And they watched their national leaders killed on national TV. They watched King get assaulted, get attacked. They watched Malcolm X murdered. So all of these things create an atmosphere where people are frustrated, where they feel like they need to respond and that enough is enough.

INSKEEP: How much has the physical landscape of Newark changed from the city that you knew as a kid in the years immediately after the uprising?

R. BARAKA: Well, it's changed tremendously, and I think it's still changing. I think Ken Gibson took office when the city was completely decimated. The budget was destroyed. The previous mayor was convicted with organized crime. He had a lot of work to do. Sharpe James began to take that mantle. They brought down a lot of the high-rise buildings, began to create housing across the city that exist...

INSKEEP: Oh, tearing down awful public housing projects and trying to build something a little bit better on a little more human scale.

R. BARAKA: Right. They did that. And a development on Springfield Avenue began to change, some development in the downtown area. And that includes around the area where the rebellion actually took place where the - that property was completely burnt out. It is not exactly where we need it to be or where it used to be, but it's absolutely different than what it looked like post-1967.

INSKEEP: Now that you're the mayor and you get to look over the budget and try to improve it as you do so, do you have occasions of looking at a particular budget line and thinking, oh, that's an effect of 1967 - I can still see that effect from 1967?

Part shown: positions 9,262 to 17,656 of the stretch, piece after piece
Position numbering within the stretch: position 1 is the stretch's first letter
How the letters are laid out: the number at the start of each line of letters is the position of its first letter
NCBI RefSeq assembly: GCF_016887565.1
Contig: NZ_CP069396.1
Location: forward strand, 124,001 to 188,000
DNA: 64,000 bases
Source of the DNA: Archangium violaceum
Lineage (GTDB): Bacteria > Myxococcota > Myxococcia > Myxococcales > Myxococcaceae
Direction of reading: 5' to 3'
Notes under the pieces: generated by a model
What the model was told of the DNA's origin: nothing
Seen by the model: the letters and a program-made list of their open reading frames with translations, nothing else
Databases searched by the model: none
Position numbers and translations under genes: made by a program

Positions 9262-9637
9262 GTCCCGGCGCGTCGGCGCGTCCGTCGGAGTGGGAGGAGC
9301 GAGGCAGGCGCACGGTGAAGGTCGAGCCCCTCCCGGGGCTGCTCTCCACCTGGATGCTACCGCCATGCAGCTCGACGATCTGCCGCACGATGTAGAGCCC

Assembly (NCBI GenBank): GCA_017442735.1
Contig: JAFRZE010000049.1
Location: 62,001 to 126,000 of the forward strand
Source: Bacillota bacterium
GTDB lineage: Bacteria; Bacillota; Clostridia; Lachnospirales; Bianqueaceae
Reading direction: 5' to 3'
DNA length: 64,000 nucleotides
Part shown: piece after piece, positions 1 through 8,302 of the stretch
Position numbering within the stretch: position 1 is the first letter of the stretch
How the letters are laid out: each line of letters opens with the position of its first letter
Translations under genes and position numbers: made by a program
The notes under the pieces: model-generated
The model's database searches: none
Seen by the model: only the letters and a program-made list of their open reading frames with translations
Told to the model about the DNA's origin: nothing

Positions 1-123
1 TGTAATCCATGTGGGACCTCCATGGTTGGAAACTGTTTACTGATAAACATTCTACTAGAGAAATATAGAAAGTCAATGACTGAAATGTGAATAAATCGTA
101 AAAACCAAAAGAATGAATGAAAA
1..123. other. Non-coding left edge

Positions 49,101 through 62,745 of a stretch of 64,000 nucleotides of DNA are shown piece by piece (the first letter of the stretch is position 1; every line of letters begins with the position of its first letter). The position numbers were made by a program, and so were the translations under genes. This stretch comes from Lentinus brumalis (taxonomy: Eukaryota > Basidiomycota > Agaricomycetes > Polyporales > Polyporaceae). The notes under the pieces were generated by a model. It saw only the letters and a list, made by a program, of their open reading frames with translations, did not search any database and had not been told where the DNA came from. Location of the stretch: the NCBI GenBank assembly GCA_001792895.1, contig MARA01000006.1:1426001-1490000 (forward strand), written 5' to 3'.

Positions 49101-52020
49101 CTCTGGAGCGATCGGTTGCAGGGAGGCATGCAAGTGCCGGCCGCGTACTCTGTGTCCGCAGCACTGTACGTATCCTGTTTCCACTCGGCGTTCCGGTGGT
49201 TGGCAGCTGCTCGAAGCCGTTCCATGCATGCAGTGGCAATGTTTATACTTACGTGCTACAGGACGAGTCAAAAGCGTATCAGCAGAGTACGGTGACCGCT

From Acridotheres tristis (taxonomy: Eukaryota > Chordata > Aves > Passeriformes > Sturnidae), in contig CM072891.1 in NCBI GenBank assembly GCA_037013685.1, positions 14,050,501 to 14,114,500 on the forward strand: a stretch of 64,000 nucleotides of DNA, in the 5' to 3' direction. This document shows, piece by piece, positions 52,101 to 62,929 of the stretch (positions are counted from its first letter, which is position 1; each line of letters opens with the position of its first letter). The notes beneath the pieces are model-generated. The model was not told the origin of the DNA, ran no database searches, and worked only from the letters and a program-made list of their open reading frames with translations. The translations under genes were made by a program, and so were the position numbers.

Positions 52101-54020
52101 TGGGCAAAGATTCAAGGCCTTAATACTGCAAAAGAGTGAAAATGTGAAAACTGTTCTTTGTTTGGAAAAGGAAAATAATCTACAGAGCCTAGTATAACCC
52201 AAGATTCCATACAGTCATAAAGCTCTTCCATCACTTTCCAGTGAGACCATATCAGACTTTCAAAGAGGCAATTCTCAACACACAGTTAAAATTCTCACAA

R. BARAKA: Yeah. The amount of money that we spend toward public safety is still high because we still have not dealt with or recovered completely from the issues of poverty, unemployment and segregation in this state and in this city. And so those issues begat crime, which forces us to spend more money around policing and police issues. And we're trying to send some of that money to other parts of the city that need it desperately, you know, around roads and bridges and training and jobs. All of that is important. And so we have to balance that in a way that makes sense.

INSKEEP: Are you learning things about these events 50 years ago that even you didn't know growing up around them?

R. BARAKA: I think every time we talk about it, I learn something new. Even the tone of the language that people use when describing what took place and see how far off people are in their interpretation of the events that happened that day, which is - lets me know that we need a real extensive dialogue on these events and not just Newark, you know. Jersey City had a rebellion - Harlem, Watts, Detroit. You know, we need to have a discussion about why these things happen and why they keep happening.

INSKEEP: Mayor Ras Baraka, thanks very much.

R. BARAKA: No problem. Transcript provided by NPR, Copyright NPR.